In 2010, Adam Bryant of The New York Times interviewed Paul Maritz, the president and C.E.O. of the software firm VMware. The interview touched upon many subjects relating to leadership. The topic that resonated with me were when Maritz discussed the change in nature of a leadership position as you lead a larger group of people.
Speaking from his own experience, Maritz explains how when you go from being an individual contributor to being a leader of a small group of 5 to 10 people, to leading 100 people, to leading 1,000 people, to leading 10,000 people, the nature of your job changes at each of those points. Maritz went on to explain how as you manage bigger groups of people, you cannot be as closely connected to specific underlying issues and challenges and you have to realize that your contribution becomes more symbolic, in the sense that you’re trying to set a general direction. Finally Maritz remarks that every time you cross one of those boundaries, you become less of a specialist, less knowledgeable about specific issues.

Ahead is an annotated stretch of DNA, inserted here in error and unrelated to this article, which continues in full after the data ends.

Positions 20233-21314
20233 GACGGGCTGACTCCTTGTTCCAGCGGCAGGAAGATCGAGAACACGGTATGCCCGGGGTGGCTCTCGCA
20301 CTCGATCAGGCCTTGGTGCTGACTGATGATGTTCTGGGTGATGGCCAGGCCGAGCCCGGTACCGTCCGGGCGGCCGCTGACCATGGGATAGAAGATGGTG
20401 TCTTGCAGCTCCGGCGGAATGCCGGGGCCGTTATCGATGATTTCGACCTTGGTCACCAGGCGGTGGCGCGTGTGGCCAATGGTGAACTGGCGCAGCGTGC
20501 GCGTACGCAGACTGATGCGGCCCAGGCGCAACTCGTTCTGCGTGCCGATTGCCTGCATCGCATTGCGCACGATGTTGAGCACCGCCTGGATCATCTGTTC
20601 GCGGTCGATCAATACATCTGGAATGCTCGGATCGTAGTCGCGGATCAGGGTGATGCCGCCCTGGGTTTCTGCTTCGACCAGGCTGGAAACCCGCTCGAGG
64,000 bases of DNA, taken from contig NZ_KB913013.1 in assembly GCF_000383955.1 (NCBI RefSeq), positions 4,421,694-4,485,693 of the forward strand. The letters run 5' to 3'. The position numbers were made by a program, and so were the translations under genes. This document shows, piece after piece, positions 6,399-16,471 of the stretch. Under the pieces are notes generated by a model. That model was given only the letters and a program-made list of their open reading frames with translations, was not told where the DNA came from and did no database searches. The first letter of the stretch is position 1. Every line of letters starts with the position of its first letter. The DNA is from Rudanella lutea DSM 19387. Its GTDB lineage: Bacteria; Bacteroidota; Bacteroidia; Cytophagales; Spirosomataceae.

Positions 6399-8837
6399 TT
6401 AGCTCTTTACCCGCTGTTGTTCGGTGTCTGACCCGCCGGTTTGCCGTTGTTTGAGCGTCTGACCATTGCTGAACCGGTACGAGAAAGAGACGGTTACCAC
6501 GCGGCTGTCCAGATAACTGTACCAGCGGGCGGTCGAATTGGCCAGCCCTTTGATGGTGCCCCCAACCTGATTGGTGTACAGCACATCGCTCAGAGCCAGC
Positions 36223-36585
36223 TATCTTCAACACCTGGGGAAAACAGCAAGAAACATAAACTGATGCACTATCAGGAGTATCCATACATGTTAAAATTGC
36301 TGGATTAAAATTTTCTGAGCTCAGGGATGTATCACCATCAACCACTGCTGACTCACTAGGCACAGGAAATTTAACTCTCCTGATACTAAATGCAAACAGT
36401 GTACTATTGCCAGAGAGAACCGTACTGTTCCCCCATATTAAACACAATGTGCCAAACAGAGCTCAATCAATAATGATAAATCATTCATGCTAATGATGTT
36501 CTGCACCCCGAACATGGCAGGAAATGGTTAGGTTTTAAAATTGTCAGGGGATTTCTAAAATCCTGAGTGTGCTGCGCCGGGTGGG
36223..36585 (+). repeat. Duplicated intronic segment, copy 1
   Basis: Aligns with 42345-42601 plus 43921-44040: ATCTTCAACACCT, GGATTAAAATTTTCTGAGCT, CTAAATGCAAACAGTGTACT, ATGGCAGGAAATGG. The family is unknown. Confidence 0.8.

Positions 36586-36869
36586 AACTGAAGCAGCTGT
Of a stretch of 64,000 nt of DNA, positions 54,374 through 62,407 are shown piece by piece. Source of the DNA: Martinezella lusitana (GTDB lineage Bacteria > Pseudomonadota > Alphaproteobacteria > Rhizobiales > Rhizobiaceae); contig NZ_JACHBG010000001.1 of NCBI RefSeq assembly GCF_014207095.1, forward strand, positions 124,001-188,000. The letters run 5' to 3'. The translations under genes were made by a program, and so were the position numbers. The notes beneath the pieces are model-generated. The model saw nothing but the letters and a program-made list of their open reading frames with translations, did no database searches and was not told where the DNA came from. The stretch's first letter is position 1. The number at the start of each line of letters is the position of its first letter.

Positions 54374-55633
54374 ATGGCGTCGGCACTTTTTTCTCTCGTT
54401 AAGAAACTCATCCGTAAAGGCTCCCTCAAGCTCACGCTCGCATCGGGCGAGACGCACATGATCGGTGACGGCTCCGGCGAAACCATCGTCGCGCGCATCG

I find this trade-off that Maritz hints at interesting as it is true and not many people consciously think about it. Leadership or management positions are often seen as more desirable and sought after as the natural progression of a corporate career. However, management positions are essentially just that, managing and leading others. The larger that leadership role becomes the smaller your role as a specialist must become. I think more people, including myself, should consider that there are more than one path to finding fulfillment in a career and that path may not be working your way through management positions. Some may want to focus more on becoming more specialized in a certain skill or area, as those skills are just as invaluable to company as leadership skills. If a company was comprised of just bosses, no one would have the essential hard-skills to get anything done.